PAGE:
The Nine Worlds

I tell of giants from times forgotten.
Those who fed me in former days:
Nine worlds I can reckon, nine roots of the tree.
The wonderful ash, way under the ground
(Voluspa )

It is not know whether the ancient Anglo-Saxon Pagans shared the belief in the Nine Worlds with the Norse. There are indications they did. In the Nine Worts Galdor, Woden is said to have "set and sent to seven worlds," so they at least believed in seven. No where are the nine worlds listed together in the lore. What we find instead is one here and one there. One therefore, must go through the Eddas and other lore to find the names of the worlds. Generally, they are held to be *Ésageard (Asgard), *Ælfham (Alfheimr), Hel, *Eotenham (Jøttinheimr), *Nifolham (Niflheimr), Múspell (Muspelheimr),  Middangeard (Midgard),  *Sweartælfham (Svartalfheimr) and Wenaham (Vanahiemr). The Nine worlds rest in the world tree Yggdrasil commonly called in the Anglo-Saxon tradition by the reconstructed *Éormensyll (based on the Saxon's world column Irminsul). The World Tree gives the universe structure. At the base of the World Tree lies *Wyrdesburne (Urðarbrunnr), the Well of Wyrd). "The Nine Worts Galdor" found in the Lacnunga states there are only seven worlds, but this may be a Christian influence or simply done to preserve the alliteration. Eric Wodening belives the answer is quite simple. The herbs were not sent to Hel or Múspell .

Where the worlds are placed in the tree is a matter of some debate. It is held  *Nifolham is in the North, with Múspell in the South based on the Voluspa. The rest are left to debate, although Middangeard is held to be the central world, and Ésageard the highest. The worlds are briefly described below, * before a word denoting a reconstruction.

*Ésageard (Asgard): Ásgarðr literally means "enclosure of the Ése (Æsir)" or "enclosure of the gods." It is possible it was also called Heofonríce in Anglo-Saxon, but there is no way to prove this definitely. Ásgarðr is centered on a higher plane above Midgarðr and can be reached through several means. Chief is Bífrøst or Ásbrú, the fiery rainbow bridge that links the world of men to the realm of the gods. It can also be accessed from Hell by Gjallarbrú "the resounding bridge." One can also reach Ásgarðr through the Myrkviðr the "mirk wood" which separates Ágarðr from Múspillheimr. There are the rivers which flow around Ágarðr and these Thunor (Thor) must cross as he is too heavy for the bridges.  It is made of many halls and a few of these in Angllicized Old Norse are Gladseim, meeting hall of the Gods; Himinbjord, the hall of Hama (Heimdall), Thrudvangar, the hall of Thunor; Fensalir, the hall of Frige (Frigga);  Valhalla, the hall of the slain; and Folkvang, hall of Freo (Freya).

 *Ælfham (Alfheimr): Alfheimr is the home of the elves and was given as a gift to the god Fréa for his first tooth. It was thought of as a place of great beauty, as were its inhabitants. Many believe it lies near Ágarðr.

*Eotenham (Jøttinheimr): Jøttinheimr was home to the Jøtnar (AS Eotenas) or ettins, the giants. Traditionally it is seen as north of Midgarðr. In Eotenham lie the fortresses of the ettins. Within its borders also lies the Jarnviðr or the "iron wood."

Hell: Hel is the lowest of the Nine Worlds besides Niflheimr resting below the World Tree. It is not at all a bad place, parts of it are an afterlife paradise while other parts are seen as dark and gloomy. Unlike the Christian purgatory, it is not an abode of punishment, but simply a resting place for the dead. It may be reached by the road Helvergr "the Hell way" or "Highway to Hell" if you like, a river of blood called Gjøll, or a cave called Gnípahellir. Hel's gate called Helgrind or Nágrind is guarded by the ettin woman Modgud and the hound Garmr.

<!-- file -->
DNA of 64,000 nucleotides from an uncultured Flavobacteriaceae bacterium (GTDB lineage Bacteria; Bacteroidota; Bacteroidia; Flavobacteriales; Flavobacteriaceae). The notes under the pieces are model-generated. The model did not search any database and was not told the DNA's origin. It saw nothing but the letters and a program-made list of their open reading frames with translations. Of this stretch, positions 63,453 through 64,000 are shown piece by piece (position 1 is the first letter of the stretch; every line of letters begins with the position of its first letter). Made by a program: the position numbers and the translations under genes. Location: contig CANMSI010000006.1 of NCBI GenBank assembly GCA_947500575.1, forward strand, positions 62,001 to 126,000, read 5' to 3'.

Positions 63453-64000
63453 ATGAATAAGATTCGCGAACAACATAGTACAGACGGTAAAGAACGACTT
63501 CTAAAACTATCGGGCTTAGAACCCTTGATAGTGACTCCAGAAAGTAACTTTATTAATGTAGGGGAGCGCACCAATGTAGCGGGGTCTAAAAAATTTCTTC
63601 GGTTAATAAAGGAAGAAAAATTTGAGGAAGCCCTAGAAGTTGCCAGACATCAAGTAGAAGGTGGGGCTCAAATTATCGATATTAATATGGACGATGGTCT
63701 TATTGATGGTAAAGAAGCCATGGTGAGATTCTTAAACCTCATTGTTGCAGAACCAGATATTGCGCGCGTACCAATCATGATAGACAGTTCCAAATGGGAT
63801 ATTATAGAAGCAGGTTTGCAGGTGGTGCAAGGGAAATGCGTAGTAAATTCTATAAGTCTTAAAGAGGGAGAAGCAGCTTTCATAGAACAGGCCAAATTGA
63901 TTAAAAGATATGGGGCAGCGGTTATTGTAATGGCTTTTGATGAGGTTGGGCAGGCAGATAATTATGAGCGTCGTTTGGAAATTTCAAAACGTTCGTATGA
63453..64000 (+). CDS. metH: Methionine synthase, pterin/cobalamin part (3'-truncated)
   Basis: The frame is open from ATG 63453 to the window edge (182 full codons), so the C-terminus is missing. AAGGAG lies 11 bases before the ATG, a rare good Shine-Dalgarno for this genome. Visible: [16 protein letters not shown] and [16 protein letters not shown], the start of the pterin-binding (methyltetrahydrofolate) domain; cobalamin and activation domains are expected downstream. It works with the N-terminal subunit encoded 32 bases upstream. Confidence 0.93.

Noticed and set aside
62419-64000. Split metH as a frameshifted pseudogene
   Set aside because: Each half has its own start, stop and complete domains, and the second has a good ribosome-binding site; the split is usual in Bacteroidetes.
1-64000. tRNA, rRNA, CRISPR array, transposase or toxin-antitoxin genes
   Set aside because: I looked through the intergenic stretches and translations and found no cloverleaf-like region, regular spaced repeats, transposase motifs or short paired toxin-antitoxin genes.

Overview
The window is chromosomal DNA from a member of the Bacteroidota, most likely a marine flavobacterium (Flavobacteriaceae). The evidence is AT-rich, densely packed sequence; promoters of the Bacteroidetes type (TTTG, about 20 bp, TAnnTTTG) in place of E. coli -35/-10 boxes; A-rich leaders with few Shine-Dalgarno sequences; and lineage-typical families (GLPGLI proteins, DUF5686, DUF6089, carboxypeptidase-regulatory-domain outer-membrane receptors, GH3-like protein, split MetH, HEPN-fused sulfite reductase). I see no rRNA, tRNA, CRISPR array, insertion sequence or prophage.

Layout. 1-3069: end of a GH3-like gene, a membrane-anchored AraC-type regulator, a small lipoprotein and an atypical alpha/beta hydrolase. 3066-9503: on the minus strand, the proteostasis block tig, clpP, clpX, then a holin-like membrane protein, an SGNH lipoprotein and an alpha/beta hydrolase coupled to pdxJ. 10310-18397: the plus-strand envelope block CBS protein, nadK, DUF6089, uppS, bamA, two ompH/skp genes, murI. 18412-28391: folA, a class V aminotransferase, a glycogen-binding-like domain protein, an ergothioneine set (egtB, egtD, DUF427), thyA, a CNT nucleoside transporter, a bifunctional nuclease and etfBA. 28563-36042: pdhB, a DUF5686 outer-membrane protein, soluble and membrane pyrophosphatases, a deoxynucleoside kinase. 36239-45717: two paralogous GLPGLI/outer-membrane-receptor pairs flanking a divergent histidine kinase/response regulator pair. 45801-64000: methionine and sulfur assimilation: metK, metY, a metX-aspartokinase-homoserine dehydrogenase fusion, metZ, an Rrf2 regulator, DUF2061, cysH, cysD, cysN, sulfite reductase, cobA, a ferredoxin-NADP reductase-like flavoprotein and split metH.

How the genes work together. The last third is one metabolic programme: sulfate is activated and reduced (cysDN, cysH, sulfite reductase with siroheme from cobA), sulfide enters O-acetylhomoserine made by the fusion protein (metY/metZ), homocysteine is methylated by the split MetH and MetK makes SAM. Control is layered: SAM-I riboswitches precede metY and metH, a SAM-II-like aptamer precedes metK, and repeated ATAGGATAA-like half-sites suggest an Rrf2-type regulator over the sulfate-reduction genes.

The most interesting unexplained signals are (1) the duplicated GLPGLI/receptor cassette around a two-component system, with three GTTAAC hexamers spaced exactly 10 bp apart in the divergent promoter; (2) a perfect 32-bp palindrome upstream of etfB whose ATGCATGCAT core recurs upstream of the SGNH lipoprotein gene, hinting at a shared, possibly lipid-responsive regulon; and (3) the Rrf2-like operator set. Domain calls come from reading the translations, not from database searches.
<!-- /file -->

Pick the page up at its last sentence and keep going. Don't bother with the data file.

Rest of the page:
Below Hel and in a northern part of it lies the mansion of the goddess of death Hel. It is called Elviðnir "misery" and is surrounded by a wall called Fallanda Forad "falling peril." Still deeper is Kvøllheimr, a place of punishment for the wicked. Within it is Nástrønd/*Nástrand "corpse strand" a dwelling made of adders for which there may be an Anglo-Saxon term in Wyrmsele "snake hall." Here the evil dead are sent to forever have burning poison drip down upon them.

Múspell (Muspelheimr): Múspellheimr is a region of pure fire ruled by the ettin Surtr. Others like him inhabit the realm and are the closest thing to evil incarnate that can be found in Northern European mythology.

Middangeard (Midgard): Midgarðr is the realm of Man and is thought of lying in the center of the Nine Worlds. It is surrounded by a vast ocean and about it lies a wall built by the gods to protect it. Several variants of the name survive, amongst them Middenerd and Tolkien's Middle-Earth.

*Nifolham (Niflheimr): Niflheimr "the misty home" was thought of lying in the metaphysical north of Miðgardr below Hell. It is a world of pure cold or ice, shrouded in mist. From it flowed the rivers into Ginnungagap at the beginning of time that now flow into Hvergelmir, a part of the Well of Wyrd. It is believed that the Nibelingen (MHG) or Niflungar (ON) of the Sigurd myth may have originated there.

 *Sweartælfham (Svartalfheimr): Svartálfheimr is the home of the Svartálfar, the black elves. Their identity is unclear though a few believe them the same as the Dokkálfar or "dark elves." Still others hold they are the dwarves of Norse mythology. It is thought of as a subterranean region and folk tales suggest it can be accessed through caves in Midgarðr.

Wenaham (Vanahiemr): Vanaheimr is the home of the Wena (Vanir) the second family of Gods of which Fréa and Fréo are members. It is thought to be west of Midgarðr and like Ágarðr is said to have many mansions.


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